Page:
Pique N' Your Interest 

Cheapest man alive

When I was 10 and had a paper route, I used to hoard my money in a big cookie tin, periodically arranging the pile of change into stacks that I dutifully transported to the bank. Once I even dumped my money on the floor and rolled around in my treasure like Scrooge McDuck.

Then one day I figured out that I could spend that money on almost anything I wanted – and a 10 year old wants a lot.

Once I made that first withdrawal it was all over for me. I went from a hoarder to the last of the big-time spenders.

I went from delivering papers to a grocery store to a couple of gas stations over the next few years, blowing all of my hard-earned cash on the thing I thought I needed at the time – toys, comic books, junk food, video games, the usual crap.

By the time I was in high school I was eating out a lot, buying tickets to every concert that buzzed through Toronto, picking up tabs, and generally living like a high roller.

It was in university that I took things a little further, taking out a massive student loan, getting my very first credit card, and generally learning to live comfortably in debt.

Since graduating I’ve continued to earn and burn, often spending more than I was taking in.

About a year ago, about the same time I got on the Whistler Housing Authority list with my girlfriend, I realized my debts were nearing the point of no return. I was spending more on repayments and interest every month than I was on myself after necessary expenses like rent and groceries. Somehow I had even maxed out the overdraft limit on my bank account.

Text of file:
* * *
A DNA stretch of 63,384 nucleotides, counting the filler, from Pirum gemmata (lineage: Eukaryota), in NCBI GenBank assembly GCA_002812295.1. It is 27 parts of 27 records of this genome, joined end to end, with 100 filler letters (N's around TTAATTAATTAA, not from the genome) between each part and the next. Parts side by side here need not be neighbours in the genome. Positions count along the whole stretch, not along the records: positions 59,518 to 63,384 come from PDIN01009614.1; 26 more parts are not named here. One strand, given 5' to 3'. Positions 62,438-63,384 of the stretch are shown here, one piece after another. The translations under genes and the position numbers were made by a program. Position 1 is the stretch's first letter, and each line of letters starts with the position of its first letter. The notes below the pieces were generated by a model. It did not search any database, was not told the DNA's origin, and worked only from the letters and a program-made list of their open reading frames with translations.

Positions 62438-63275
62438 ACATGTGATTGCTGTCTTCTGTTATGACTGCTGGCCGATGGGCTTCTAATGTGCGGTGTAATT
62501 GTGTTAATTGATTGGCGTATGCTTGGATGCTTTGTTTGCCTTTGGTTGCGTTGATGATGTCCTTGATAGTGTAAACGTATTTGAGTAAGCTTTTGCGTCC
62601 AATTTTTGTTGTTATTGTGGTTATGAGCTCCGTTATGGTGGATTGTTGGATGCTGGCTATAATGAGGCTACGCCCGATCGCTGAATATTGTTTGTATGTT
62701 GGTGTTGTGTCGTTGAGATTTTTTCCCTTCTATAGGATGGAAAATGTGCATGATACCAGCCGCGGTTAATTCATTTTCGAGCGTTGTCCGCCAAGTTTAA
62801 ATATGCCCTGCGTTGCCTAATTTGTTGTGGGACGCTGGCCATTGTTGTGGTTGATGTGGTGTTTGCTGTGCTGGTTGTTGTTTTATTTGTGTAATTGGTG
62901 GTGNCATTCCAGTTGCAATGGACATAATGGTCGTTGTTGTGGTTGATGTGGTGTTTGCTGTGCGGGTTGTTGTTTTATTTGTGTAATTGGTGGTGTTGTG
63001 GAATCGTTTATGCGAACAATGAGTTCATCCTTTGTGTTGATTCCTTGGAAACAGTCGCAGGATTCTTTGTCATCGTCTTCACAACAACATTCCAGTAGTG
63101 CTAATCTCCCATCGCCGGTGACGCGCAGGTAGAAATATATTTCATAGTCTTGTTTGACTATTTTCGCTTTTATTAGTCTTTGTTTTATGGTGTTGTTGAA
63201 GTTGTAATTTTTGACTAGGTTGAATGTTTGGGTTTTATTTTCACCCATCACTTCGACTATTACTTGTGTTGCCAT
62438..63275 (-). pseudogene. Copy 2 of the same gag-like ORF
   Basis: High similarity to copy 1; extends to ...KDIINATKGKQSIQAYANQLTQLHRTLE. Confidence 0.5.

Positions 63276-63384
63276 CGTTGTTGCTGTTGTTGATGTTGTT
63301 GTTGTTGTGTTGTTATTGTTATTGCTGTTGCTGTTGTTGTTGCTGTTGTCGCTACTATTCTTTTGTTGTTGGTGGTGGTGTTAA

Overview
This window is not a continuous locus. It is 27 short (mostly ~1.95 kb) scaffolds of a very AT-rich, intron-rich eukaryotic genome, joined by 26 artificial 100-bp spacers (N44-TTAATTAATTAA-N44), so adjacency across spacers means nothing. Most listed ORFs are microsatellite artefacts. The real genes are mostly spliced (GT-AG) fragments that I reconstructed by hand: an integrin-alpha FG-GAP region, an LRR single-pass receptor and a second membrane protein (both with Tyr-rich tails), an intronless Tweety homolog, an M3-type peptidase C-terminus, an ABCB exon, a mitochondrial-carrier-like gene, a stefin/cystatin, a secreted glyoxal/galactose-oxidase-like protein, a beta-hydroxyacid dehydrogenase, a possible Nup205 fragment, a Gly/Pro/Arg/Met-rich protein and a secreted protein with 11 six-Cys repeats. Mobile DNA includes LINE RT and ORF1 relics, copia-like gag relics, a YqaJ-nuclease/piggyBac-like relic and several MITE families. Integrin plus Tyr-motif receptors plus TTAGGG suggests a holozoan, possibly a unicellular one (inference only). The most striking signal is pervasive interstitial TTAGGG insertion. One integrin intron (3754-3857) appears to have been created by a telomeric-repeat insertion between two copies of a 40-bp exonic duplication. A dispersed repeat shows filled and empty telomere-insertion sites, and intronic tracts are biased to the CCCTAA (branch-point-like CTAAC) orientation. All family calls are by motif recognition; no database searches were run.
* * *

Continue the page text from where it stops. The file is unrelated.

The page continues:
Living that close to the brink it became impossible to save any money, even for the things I actually needed. I put off dental visits and filling prescriptions, despite having a health plan, because I didn’t have the money to pay the costs up front. Everything else I couldn’t afford I put on plastic.

Like millions of other Canadians I had officially fallen into the debt trap. And what a trap it is – total consumer debt is about $450 billion in this country, which means the average Canuck adult is in the hole about $2,000.

That figure doesn’t include student loans, mortgages, and various other forms of debt.

If half of all Canadians were on top of their finances, that would leave the other half with an average of $4,000 in personal consumer debt. I fall well within the "other half" category.

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